It will seem like a false omen to those who have sworn allegiance to him, but he will remind them of their guilt and take them captive.
– Ezekial, 21:23
This is a walking story that may have a political message – or it just be a load of twaddle in which four guys well past the age of consent lose their way in the wild before common sense puts them on the right path.
We had arrived in the Flintshire village of Llanarmon-yn-Ial (the ‘yn-Ial bit distinguishes this one from another – Llanarmon DC, Dyffryn Ceiriog, where there is a pub that has one of the best views I know, down the valley of the Ceiriog with not a house in sight.)
Whereas ‘Dyffryn Ceiriog’ is Welsh for ‘valley of the Ceiriog’, our village gained its name as the centre of the old Welsh division of Iâl – the ‘fertile hill country’. For this is certainly hill country: the village nestles at the foot of the fairly hefty-looking Moel y Plas, one of the summits on the Clwydian range of hills that runs from Prestatyn south to Llandegla, the highest point being Moel Famau which, on any clear day, you can see from Liverpool.
We began the day in our inimitable style (we are the four who, walking Sankey Brook earlier this year, circled a school at least twice and set off down the wrong brook). This time, though, things would be different. We had a guide – Walking in the Clwydian Hills by Carl Rogers – so we knew where we were going.
We set off in a decisive manner but could not find the path out of the village and up to the Offa’s Dyke path that runs along the top of the Clwydian hills. We sought directions from a woman putting on walking boots (seemed like a reliable source). We soon realised that the stile she had directed us to represented the end of Rogers’ walk. We decided to press on: we’d simply do the walk the opposite way round.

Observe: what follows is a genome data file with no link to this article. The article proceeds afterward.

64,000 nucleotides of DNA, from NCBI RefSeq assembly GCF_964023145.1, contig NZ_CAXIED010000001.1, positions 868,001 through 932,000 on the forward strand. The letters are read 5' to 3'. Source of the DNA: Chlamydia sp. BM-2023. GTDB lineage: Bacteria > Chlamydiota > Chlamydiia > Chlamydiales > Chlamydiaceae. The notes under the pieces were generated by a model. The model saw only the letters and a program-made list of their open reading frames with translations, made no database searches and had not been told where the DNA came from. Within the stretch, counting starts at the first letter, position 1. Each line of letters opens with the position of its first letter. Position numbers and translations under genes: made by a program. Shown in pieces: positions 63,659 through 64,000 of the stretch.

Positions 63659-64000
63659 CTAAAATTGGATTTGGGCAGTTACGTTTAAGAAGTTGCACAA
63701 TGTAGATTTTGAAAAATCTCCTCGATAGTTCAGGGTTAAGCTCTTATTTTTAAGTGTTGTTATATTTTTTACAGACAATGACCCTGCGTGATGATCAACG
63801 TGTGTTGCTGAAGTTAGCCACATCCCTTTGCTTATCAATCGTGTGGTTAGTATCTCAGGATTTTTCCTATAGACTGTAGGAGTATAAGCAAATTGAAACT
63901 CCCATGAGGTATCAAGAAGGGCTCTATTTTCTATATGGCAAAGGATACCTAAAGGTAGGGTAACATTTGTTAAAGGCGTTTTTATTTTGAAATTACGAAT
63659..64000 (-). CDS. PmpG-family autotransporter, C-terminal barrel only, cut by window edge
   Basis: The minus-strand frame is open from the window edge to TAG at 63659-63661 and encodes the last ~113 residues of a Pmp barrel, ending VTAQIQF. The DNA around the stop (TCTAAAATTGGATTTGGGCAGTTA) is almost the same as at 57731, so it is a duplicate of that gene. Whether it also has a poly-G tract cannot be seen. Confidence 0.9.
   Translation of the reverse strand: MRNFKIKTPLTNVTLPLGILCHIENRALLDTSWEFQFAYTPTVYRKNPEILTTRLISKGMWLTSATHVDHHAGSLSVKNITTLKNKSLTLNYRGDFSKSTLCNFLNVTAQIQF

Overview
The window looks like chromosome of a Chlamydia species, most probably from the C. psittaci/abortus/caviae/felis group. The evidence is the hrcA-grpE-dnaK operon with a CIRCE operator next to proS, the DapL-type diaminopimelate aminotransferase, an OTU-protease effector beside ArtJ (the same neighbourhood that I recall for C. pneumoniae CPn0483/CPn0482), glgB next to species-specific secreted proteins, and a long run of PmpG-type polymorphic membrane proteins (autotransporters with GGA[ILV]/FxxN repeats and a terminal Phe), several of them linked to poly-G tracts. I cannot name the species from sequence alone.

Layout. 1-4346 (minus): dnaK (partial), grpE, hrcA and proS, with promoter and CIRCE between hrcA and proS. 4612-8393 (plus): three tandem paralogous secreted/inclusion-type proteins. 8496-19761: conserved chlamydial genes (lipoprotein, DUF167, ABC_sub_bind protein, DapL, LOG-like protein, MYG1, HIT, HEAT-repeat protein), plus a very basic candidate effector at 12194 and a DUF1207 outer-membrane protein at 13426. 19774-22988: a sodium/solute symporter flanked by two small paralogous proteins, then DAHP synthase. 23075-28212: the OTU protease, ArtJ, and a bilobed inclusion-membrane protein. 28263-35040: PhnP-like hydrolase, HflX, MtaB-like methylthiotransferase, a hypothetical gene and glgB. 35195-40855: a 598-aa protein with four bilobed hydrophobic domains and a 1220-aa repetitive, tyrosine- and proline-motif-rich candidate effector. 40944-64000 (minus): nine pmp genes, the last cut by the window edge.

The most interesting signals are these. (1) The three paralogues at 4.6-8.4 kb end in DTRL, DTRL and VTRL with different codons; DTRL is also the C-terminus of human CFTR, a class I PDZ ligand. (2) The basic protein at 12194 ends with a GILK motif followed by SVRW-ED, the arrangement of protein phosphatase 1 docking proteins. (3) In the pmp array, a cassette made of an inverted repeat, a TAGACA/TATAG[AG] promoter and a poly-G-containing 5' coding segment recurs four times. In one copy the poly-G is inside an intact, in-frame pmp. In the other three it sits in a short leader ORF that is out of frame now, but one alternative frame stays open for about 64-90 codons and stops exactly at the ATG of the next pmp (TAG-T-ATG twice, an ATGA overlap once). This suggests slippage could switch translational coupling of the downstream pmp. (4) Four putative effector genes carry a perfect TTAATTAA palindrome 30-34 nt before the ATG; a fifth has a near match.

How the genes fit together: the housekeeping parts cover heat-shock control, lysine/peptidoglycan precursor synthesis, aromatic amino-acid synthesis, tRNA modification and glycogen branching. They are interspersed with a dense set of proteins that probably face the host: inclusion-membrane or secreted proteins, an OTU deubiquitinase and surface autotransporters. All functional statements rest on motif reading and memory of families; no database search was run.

Now, you can read a route on a map the wrong way round – but have you ever tried to make sense of written directions in the opposite direction? For a mile or so, things went swimmingly. But things began to go pear-shaped as we approached Gweryd Lakes, a fishery that consists of two lakes and two trout pools set in an estate enclosed by high boundary fencing.
As is customary when these four walkers get together, the conversation had immediately turned to the collective failure of the working class to rectify the failings of international capitalism. Naturally, two of the first words that entered the conversation – and which continued to be uttered every few seconds – can be indicated by the initials ‘JC’. Given that we were not four Christians embarked on a pilgrimage, you know what I mean.
Suddenly, our earnest debate was cut short by the realisation that we were getting nowhere – and had no idea whether we should turn to the right or the left. By this time we were skirting the largest of the Gweryd Lakes. A collective decision was taken to veer to the right, and to keep turning right. The curious result of this operation was that we ended up on the left side of the lake (ie, back where we had started).
There seemed no way out of our dilemma, and to make matters worse dark clouds had rolled in, drenching us with heavy rain. It seemed we were in the wilderness – and leaderless. Our aspiration to reach higher ground seemed doomed.
We decided to do the sensible thing and seek directions from outside the party. A quick consultation in a nearby shop selling fish yielded the surprising advice: keep further to the left. We did – and soon found ourselves in sunlit uplands.